There's less anxiety than high expectation on Wall Street today as investors await the outcome of a meeting of the Federal Reserve in Washington. Optimism about the likelihood the Fed would continue its economic stimulus policy sent the Dow Jones industrial average to an all-time high yesterday. The Dow rose 111 points to 15,680.35. The blue chip index got a big boost from IBM, which announced that it would buy $15 billion more of its own stock. The Standard and Poor's 500 index rose 9.84 points to 1,771.95, its seventh record high this month. The Nasdaq composite rose 12 points to 3,952. Futures indicate a muted opening today.
- International stock markets rose today after the Dow Jones industrial average hit an all-time high on expectations the Federal Reserve will keep its economic stimulus fully in place until next year. Benchmark crude oil fell below $98 a barrel. The dollar gained against the yen and fell against the euro.
- The Federal Reserve wraps up its two-day meeting today and the expected news is that there isn't much new. Renewed questions about the economy's health and uncertainty surrounding the government's budget fight will likely lead the Fed to maintain the pace of the stimulus it's supplying to the economy with a bond purchasing program.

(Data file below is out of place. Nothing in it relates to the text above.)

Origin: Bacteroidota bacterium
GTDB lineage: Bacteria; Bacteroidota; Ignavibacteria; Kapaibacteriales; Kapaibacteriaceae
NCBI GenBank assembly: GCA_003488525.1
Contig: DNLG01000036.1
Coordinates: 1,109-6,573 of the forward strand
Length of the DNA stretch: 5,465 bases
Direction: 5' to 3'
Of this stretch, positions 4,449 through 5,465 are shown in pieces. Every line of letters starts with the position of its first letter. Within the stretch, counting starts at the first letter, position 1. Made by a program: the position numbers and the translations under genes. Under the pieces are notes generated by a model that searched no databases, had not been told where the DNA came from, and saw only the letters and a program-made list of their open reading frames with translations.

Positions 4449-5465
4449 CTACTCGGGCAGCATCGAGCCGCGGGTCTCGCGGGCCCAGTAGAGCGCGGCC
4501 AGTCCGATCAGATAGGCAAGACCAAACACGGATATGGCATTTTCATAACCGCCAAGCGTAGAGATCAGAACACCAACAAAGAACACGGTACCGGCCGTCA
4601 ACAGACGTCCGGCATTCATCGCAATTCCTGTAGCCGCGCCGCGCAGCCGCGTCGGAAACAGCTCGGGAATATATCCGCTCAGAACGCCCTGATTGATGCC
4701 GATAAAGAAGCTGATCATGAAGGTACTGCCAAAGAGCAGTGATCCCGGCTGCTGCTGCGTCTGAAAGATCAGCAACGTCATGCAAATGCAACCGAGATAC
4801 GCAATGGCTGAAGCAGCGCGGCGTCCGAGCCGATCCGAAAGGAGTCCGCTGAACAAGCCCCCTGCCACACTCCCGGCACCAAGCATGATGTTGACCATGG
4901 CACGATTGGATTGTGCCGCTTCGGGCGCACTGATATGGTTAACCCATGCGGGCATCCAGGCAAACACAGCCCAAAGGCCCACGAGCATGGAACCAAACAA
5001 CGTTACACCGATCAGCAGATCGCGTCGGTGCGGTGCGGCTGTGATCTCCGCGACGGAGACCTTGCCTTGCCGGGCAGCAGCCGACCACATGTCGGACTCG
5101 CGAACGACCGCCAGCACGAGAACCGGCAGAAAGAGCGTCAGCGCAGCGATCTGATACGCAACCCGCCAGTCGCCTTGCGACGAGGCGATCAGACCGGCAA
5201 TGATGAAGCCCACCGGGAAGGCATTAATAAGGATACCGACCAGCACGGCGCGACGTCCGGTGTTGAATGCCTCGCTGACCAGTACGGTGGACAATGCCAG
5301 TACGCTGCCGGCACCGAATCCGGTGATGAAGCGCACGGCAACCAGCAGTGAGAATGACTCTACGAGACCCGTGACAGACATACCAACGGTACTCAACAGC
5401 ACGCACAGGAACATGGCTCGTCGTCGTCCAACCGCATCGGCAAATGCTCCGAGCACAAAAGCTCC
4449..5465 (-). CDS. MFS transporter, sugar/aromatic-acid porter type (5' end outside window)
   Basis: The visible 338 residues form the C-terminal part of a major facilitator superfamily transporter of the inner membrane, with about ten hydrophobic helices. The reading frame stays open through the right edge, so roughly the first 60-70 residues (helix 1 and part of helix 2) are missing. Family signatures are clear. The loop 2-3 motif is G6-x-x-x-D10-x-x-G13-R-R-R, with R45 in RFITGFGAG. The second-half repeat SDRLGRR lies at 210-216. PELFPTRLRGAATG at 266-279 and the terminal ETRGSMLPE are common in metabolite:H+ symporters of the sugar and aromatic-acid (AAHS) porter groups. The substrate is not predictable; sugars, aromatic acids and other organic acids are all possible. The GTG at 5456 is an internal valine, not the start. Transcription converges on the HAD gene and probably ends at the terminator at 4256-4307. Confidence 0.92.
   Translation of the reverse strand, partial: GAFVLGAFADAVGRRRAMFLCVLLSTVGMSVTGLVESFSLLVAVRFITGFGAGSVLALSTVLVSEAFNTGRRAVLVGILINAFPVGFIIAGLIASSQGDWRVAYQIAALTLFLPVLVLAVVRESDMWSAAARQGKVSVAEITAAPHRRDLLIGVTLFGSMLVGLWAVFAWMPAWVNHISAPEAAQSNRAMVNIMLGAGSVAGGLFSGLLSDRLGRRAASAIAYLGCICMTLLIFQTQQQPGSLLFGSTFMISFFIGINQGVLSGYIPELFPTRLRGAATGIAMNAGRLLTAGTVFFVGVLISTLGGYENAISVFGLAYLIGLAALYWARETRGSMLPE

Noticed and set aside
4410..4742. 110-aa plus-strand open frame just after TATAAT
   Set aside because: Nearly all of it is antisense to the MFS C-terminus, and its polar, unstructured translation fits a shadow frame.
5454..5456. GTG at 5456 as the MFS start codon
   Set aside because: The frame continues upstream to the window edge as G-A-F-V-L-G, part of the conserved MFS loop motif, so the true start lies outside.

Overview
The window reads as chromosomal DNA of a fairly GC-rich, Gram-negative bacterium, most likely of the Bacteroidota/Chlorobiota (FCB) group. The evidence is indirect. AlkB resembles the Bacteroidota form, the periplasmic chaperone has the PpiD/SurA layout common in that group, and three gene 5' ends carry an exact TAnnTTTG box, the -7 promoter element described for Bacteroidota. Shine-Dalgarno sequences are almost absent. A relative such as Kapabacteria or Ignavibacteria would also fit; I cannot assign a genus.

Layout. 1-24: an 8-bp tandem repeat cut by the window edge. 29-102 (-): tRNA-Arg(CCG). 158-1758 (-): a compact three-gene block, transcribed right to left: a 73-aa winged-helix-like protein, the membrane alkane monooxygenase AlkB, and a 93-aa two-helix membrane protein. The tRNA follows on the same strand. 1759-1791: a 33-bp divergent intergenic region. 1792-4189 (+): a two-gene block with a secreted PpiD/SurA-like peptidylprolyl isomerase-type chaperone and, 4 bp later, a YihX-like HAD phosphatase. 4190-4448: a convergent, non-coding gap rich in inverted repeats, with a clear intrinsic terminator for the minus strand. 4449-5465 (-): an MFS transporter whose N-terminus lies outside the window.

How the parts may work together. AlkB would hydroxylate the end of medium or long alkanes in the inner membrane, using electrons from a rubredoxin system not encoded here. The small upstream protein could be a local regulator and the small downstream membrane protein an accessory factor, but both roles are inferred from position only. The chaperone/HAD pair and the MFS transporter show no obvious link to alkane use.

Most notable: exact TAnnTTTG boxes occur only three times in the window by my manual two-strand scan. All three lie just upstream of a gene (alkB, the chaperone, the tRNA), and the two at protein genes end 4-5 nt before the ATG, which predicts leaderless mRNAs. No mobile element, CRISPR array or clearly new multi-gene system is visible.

- Social Security recipients are anxiously awaiting the official declaration of how much more they'll get next year, but indications are it won't be a big number. The cost-of-living adjustment is based on a government measure of inflation that is being released today. Preliminary figures suggest a raise of roughly 1.5 percent for some 58 million recipients -- among the smallest since 1975.
- Japan's industrial output rose 1.5 percent in September from the previous month, as stronger production of vehicles and electronic components added to signs the recovery in the world's third-largest economy is gaining traction. The Ministry of Economy, Trade and Industry said Wednesday a survey found manufacturers expect output to rise 4.7 percent in October but to decline in November. The increase in September compares with a 0.9 percent decline in output in August.